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07 сентября, 17:44

Free exchange: Governments need to rethink their attitudes to debt

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Print section Print Rubric:  Political leaders must learn to appreciate the virtues of budget deficits Print Headline:  The borrowers Print Fly Title:  Free exchange UK Only Article:  standard article Issue:  What machines can tell from your face Fly Title:  Free exchange GOVERNMENTS do not always make the best budget managers. Assuming it avoids an accidental debt default, America will run a bigger budget deficit this year than the last, despite a booming economy. Germany runs a surplus—but scrimps on critical investments and annoys its euro-area neighbours in the process. Japan, cowering under a mammoth public-debt pile, is weighing raising its consumption tax, though the last rise strangled a tenuous economic recovery. It is awkward, therefore, that the role of fiscal policy as a recession-fighting tool is only growing. The next downturn will be a painful and dangerous learning experience for many politicians. When that comes, at ...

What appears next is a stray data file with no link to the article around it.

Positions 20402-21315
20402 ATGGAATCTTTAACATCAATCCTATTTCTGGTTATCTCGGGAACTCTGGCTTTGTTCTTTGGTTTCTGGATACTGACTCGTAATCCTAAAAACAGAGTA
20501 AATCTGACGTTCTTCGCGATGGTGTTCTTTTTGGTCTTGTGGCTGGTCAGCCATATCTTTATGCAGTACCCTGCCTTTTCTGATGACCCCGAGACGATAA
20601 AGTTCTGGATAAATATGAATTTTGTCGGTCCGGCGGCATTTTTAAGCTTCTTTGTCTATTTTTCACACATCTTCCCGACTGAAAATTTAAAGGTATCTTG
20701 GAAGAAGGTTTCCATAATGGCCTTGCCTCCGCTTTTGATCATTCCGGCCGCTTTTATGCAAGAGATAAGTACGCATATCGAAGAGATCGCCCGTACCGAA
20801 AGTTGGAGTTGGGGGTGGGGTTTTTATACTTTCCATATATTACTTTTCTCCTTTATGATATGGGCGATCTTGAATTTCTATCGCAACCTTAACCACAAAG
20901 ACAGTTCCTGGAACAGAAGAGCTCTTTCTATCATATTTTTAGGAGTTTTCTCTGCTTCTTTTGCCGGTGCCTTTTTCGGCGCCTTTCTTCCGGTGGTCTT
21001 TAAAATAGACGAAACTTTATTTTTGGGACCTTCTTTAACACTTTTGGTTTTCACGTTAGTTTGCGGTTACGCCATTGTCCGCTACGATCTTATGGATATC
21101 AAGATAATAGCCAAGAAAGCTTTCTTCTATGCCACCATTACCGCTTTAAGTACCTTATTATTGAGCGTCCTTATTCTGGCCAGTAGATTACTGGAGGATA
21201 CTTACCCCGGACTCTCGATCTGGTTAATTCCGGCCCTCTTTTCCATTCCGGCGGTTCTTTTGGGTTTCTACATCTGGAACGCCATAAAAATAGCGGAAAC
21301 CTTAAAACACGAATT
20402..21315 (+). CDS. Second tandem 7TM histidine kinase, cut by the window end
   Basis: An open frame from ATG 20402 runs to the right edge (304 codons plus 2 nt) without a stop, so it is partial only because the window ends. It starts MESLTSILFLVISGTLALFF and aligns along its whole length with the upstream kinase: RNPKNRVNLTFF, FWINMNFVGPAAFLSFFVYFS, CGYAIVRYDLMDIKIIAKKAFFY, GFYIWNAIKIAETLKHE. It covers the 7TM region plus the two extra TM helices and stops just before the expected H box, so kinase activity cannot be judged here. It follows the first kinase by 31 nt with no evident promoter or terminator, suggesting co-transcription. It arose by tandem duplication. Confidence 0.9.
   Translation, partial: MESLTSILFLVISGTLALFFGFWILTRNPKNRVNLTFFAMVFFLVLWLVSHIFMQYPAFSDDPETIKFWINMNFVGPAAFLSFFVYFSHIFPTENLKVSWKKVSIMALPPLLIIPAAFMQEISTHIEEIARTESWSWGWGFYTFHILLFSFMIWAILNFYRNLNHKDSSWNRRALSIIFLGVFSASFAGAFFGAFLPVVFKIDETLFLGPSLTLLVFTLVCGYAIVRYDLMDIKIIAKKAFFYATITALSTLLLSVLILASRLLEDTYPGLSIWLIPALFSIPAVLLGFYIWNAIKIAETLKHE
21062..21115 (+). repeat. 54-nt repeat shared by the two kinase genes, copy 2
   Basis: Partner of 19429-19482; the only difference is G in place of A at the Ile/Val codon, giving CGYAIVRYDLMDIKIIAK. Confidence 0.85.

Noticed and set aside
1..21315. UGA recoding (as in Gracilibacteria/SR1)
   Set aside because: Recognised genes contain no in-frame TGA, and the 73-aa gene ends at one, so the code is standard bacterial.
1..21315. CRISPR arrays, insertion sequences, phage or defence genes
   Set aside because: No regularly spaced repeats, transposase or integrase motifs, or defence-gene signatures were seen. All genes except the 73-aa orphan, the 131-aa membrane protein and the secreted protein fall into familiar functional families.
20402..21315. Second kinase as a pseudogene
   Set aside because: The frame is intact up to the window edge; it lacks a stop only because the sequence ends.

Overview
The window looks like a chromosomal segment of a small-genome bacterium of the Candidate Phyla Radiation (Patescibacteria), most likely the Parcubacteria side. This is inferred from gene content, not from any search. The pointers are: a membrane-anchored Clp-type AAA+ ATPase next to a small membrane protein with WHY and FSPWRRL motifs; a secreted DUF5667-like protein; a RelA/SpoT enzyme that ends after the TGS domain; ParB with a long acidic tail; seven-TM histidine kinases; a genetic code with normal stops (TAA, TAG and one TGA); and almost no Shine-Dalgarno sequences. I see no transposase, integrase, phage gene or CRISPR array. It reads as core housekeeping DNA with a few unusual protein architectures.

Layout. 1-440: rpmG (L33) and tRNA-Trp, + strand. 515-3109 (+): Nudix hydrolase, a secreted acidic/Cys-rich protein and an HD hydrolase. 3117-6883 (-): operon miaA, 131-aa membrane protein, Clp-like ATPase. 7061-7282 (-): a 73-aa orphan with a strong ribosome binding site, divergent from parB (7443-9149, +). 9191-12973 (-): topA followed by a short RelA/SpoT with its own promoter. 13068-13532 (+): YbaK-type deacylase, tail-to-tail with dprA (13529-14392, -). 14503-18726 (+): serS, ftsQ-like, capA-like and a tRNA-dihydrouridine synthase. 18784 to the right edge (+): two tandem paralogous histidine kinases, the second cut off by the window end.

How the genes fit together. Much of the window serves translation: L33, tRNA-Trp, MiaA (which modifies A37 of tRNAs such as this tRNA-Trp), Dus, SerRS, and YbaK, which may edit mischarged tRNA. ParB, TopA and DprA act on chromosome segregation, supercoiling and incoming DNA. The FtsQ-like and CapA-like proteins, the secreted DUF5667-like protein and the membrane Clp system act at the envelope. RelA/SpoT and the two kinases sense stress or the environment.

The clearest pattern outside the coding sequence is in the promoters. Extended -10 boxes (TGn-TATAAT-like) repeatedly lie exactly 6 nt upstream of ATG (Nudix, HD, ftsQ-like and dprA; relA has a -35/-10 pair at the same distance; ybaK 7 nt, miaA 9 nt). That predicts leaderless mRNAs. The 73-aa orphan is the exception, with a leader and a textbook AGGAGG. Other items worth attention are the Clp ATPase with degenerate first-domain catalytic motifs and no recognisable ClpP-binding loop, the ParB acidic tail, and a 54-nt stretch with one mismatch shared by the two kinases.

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07 сентября, 17:44

Underserved and overlooked: Digital technology can make financial struggles easier to manage

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Print section Print Rubric:  In rich countries, just as in developing ones, digital technology could make financial struggles easier to manage. Its potential has scarcely been tapped Print Headline:  Underserved and overlooked Print Fly Title:  Technology and financial inclusion UK Only Article:  standard article Issue:  What machines can tell from your face Fly Title:  Underserved and overlooked Main image:  20170909_IRD001_0.jpg BETWEEN 2011 and 2014, according to the World Bank, the number of people in the world with a bank account, either directly or through a mobile-money provider, grew by no fewer than 700m. The global ranks of “unbanked” adults thinned from 2.5bn, 49% of the total, to 2bn, just 38%. Data being collected this year are likely to show further progress, with more people who used to rely on cash and informal, often expensive, means of saving, ...